In the classroom, teachers make use of different combinations of social planes (e.g., individual, collaborative) to support learning. However, little is known about the complementary strengths of individual and collaborative learning or how to combine them so that they are more effective than either social plane alone. One roadblock to this investigation is an ability to orchestrate, or manage, more complex, but theoretically effective, combinations of collaborative and individual learning in the classroom. Prior research has created orchestration tools that support the planning and real-time management of classroom activities, which reduces the cognitive load and time needed for instructors to support the activity, allowing for more complex activities to become more manageable. Current orchestration tools do not, however, support a wide range of combinations of collaborative and individual learning activities in a flexible manner. To fully investigate the combinations of collaborative and individual learning, orchestration tools need to be developed that can support the researcher in a way that can be integrated into the classroom by accounting for teachers’ values.
My thesis work addresses two related goals. First, my work addresses the questions: Do collaborative and individual learning have complementary strengths and is a combination of the two social planes better than either alone? In my work, I developed an intelligent tutoring system (ITS) to support collaborative and individual learning. Through three studies, using this ITS, with over 500 4th and 5th grade students, I demonstrate that a collaborative ITS can be used to effectively support learning with elementary school students and that a combination of collaborative and individual learning is more effective than either alone. However, my studies did not find any support for complementary strengths and many other combinations of social planes are left to investigate. Additionally, during my experiments, I encountered challenges in orchestration that, along with the need to research more complex combinations of collaborative and individual learning, informed the next steps of my research.
The second question my thesis work addresses is: How does an orchestration tool that supports researchers in exploring this space need to be designed to align with teachers’ values for easy integration in the classroom? Specifically, I aimed to support fluid transitions between social planes where students do not all have to be working in sync, which is not currently supported in existing orchestration tools. To support the orchestration tool design, I present a framework that structures the space that a researcher can explore when combining individual and collaborative learning. The framework can act as the set of requirements to be met in the orchestration tool from the point of the researcher as well as a lens to analyze and design combined social plane activities. As a first step towards supporting fluid transitions as laid out in the framework, I present a set of statistical models that extend domain-level individual modeling into the space of collaborative environments. Finally, I developed an orchestration prototype built around my framework that can be used as a research tool to further explore combined collaborative and individual spaces. To develop the tool to be successful within the classroom, I worked with teachers through a co-design process and validation of the prototype to incorporate their values into the tool.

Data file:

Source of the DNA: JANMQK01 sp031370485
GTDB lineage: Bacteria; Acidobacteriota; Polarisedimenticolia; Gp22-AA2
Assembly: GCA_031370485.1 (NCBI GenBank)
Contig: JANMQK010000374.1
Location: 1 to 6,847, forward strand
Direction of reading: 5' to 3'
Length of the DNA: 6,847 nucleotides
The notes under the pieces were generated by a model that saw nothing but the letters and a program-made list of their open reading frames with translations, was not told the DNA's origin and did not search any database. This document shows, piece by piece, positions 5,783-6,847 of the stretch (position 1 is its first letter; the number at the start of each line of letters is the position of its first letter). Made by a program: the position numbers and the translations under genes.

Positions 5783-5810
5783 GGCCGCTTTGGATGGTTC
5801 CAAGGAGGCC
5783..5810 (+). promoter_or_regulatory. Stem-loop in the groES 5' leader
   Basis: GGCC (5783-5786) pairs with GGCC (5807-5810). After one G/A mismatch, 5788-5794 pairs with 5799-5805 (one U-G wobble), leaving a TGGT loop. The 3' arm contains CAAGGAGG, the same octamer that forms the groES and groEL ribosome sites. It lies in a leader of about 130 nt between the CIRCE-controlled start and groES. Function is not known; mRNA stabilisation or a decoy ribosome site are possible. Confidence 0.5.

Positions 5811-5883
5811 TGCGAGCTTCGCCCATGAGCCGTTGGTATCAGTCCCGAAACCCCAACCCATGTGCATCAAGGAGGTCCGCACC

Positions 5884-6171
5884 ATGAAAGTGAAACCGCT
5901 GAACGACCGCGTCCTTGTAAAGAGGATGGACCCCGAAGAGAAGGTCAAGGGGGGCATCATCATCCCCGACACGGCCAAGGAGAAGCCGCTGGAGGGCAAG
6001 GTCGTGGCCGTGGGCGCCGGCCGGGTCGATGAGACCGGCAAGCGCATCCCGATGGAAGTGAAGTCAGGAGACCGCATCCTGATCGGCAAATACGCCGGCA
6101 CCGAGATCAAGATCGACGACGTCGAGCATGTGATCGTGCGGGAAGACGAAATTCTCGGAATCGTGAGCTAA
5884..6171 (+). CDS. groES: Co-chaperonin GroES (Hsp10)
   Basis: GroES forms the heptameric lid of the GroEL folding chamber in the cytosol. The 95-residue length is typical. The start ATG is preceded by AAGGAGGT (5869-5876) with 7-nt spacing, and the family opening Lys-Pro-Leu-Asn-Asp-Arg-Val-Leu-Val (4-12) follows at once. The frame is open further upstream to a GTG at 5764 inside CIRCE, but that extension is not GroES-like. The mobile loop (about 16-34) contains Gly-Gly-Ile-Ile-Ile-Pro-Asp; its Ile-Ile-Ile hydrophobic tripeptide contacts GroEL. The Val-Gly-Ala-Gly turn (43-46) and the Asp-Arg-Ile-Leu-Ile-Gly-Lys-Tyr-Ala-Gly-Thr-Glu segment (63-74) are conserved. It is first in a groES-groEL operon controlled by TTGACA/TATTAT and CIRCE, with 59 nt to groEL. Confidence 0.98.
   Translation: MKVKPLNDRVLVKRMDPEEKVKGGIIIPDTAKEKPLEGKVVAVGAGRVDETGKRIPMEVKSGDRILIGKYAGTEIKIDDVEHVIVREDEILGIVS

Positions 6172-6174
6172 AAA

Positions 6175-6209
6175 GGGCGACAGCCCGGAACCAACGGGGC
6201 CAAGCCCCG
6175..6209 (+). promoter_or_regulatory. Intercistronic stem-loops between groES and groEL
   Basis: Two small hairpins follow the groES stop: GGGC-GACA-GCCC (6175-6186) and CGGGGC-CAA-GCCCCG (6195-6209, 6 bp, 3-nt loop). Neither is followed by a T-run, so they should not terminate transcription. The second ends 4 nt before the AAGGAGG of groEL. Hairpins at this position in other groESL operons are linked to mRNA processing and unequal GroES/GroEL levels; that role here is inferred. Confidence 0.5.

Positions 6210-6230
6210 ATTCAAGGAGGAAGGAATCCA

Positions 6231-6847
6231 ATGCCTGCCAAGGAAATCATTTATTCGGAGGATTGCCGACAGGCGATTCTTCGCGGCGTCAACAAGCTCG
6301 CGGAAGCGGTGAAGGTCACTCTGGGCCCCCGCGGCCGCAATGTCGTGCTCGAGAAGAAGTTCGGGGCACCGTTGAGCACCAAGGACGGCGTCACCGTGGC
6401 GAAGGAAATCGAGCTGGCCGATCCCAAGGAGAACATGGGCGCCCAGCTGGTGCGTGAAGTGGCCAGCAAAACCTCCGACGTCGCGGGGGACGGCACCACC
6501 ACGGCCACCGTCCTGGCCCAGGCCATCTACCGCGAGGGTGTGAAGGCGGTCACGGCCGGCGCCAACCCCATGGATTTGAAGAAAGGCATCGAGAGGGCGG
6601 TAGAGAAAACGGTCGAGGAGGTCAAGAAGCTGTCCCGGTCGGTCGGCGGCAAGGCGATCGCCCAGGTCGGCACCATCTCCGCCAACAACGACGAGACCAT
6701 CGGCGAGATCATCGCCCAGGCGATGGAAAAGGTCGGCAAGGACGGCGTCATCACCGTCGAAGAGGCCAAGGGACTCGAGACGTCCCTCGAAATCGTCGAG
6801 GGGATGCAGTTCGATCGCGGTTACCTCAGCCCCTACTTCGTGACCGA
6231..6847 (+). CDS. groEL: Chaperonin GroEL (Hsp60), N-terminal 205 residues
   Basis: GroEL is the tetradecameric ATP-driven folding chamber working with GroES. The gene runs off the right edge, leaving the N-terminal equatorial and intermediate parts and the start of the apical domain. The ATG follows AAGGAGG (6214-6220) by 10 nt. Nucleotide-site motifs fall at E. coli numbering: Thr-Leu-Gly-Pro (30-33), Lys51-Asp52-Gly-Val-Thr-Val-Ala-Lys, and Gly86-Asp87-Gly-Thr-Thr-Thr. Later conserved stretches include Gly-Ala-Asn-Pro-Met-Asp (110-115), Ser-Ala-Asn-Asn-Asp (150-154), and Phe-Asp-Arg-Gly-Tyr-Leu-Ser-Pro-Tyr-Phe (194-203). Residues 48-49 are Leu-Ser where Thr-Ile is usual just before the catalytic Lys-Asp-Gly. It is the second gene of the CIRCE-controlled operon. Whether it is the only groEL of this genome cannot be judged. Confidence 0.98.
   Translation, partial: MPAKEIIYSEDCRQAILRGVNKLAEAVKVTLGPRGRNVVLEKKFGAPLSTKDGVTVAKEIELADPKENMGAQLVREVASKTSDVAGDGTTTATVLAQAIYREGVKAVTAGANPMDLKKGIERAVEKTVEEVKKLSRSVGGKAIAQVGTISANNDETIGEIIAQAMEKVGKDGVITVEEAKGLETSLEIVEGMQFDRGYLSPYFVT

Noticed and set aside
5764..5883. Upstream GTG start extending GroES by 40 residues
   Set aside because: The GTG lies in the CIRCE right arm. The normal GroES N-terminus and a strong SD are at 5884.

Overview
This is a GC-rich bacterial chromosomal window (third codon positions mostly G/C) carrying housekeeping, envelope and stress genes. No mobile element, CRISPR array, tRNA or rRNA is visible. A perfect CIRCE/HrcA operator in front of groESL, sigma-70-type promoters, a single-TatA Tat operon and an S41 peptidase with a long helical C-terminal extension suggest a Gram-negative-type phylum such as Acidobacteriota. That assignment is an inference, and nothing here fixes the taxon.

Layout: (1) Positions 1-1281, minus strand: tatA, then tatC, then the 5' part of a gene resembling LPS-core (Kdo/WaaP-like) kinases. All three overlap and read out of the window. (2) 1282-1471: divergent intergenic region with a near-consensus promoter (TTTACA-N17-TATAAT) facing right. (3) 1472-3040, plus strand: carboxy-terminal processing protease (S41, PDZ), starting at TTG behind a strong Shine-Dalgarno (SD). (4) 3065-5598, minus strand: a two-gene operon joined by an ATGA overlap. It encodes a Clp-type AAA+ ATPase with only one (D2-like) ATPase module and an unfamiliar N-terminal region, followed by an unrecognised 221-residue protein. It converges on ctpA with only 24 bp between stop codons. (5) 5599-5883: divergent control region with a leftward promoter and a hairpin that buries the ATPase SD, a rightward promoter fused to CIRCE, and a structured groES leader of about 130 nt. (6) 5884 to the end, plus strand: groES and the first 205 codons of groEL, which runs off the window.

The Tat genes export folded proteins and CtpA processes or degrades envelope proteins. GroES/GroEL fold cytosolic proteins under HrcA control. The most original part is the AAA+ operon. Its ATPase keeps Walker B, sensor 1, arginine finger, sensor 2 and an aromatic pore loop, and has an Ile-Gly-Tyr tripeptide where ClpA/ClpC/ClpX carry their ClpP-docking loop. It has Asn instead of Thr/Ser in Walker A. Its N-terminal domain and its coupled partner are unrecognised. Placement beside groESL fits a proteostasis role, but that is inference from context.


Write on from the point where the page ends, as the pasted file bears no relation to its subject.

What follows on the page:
Taken together, my dissertation has six primary contributions. My dissertation contributes to the learning sciences through advancing our knowledge of (1) the strengths of collaborative and individual learning, although I did not find any complementary strengths, and (2) if a combination is better than either alone, which I did find support for. It contributes to educational technology through (3) the design of an effective ITS that supports collaborative and individual learning for fractions and educational data mining through (4) the advancement of models that can more accurately predict individual learning within a collaborative setting than the existing individual models. Finally, it contributes to computer supported collaborative learning and human-computer interaction through (5) a framework, which provides a lens for designing and analyzing combined collaborative and individual learning spaces, and (6) an orchestration prototype that supports fluid transitions between social planes in a way that can be a useful to both researchers and teachers in the classroom.Thesis CommitteeVincent Aleven (Co-Chair)Nikol Rummel, Co-Chair (Psychology, RUB; HCII, CMU)John ZimmermanPierre Dillenbourg (School of Computer and Communication Science, EPFL)